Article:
While in Manila for an APCICT-UNESCAP expert group meeting (6-7 Dec 2017) to provide input into a course module on data driven smart government, I had the pleasure of also delivering a public lecture on big data for development. The lecture was held on 8 Dec 2017 and was sponsored by the Center for Local and Regional Governance (CLRG) of the University of Philippines’ National College of Public Administration and Governance (NCPAG). The two events and in particular the public lecture was a useful opportunity to interact with diverse stakeholders such as civil servants, government officials from DICT (Philippines’ apex ICT government body and regulator), and university faculty regarding the enhanced use of data in policy making. My slides from the event are HERE.
Following Beniger, I have pointed to the need for control in soft sense as the driver for much of what is going in ICTs these days. But is China understanding control in a hard sense? China Telecom showed off its ability to measure the amount of trash in several garbage cans and detect malfunctioning fire hydrants. Investors and analysts say China’s unabashed fervor for collecting such data, combined with its huge population, could eventually give its artificial intelligence companies an edge over American ones. If Silicon Valley is marked by a libertarian streak, China’s vision offers something of an antithesis, one where tech is meant to reinforce and be guided by the steady hand of the state.
Following Beniger, I have pointed to the need for control in soft sense as the driver for much of what is going in ICTs these days. But is China understanding control in a hard sense? China Telecom showed off its ability to measure the amount of trash in several garbage cans and detect malfunctioning fire hydrants. Investors and analysts say China’s unabashed fervor for collecting such data, combined with its huge population, could eventually give its artificial intelligence companies an edge over American ones. If Silicon Valley is marked by a libertarian streak, China’s vision offers something of an antithesis, one where tech is meant to reinforce and be guided by the steady hand of the state.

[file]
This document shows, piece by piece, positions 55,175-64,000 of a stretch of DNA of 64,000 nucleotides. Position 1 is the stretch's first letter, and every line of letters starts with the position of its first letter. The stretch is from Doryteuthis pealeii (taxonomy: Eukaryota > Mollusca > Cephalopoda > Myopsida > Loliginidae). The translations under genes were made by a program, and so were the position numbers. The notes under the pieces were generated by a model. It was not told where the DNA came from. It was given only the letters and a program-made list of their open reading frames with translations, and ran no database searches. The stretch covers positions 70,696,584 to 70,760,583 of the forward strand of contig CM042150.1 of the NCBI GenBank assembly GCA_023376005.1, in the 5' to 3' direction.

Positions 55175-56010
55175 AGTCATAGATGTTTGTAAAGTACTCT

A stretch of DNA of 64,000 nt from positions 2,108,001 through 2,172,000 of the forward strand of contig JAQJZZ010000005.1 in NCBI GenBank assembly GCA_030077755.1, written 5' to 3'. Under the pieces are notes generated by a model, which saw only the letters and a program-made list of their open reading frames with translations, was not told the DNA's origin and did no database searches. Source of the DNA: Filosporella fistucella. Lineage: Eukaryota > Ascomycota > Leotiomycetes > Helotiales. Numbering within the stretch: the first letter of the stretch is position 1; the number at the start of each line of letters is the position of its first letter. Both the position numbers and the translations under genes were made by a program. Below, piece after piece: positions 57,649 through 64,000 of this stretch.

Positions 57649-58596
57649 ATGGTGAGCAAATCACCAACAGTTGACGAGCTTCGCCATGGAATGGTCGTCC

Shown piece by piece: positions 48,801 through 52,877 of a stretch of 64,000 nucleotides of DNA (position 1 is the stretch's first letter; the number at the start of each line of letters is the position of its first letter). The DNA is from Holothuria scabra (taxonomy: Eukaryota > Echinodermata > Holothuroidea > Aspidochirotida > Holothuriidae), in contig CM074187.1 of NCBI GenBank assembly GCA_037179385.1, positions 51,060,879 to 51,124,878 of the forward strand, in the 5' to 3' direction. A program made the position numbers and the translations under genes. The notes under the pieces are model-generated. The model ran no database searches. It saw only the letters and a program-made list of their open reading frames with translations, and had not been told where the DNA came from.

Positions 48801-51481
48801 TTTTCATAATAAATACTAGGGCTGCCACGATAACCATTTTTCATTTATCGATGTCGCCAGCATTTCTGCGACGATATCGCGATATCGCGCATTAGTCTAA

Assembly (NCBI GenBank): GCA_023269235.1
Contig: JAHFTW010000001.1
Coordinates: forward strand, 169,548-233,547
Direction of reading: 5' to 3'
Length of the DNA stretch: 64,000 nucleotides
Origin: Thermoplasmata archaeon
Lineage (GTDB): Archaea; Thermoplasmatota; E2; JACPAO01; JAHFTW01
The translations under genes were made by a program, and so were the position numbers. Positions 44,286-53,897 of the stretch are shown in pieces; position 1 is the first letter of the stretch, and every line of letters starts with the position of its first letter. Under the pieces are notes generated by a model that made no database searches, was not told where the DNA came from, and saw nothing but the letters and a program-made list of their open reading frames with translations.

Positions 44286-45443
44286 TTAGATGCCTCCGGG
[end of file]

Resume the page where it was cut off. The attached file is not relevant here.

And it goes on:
Governments want to be seen as doing things. A government that does things is not necessarily better than one that does little or nothing. It is important that the government takes actions that are well considered both in terms of causing the intended results and in terms of not causing unintended harm. The benefits must also be balanced against the costs of the policy action. I examine the proposal to impose a 0.
Governments want to be seen as doing things. A government that does things is not necessarily better than one that does little or nothing. It is important that the government takes actions that are well considered both in terms of causing the intended results and in terms of not causing unintended harm. The benefits must also be balanced against the costs of the policy action. I examine the proposal to impose a 0.
I will be participating in a panel on using technology for governance at the Global Technology Summit on 7-8 December 2017 in Bengaluru. This is an annual event organized by Carnegie India. Problems associated with policy implementation can be potentially solved through partnerships with the private sector and the use of technology. But to gain maximally from such efforts, both policy makers and executors have to realign their vision and understand the technology space for what it is: a vibrant zone of activity, willing to test, experiment, fail, and learn. This fundamental shift in approach from existing governance models presents both huge opportunities and challenges, as this panel probes.
We have been talking about the absence of clear market-exit rules in the countries we work in. The examples keep piling up. Indian operator Aircel may have no other option but to shutter its operations following the collapse of its merger with Reliance Communications (RCom). The operator has debts of around US$3.7B and continues to make losses.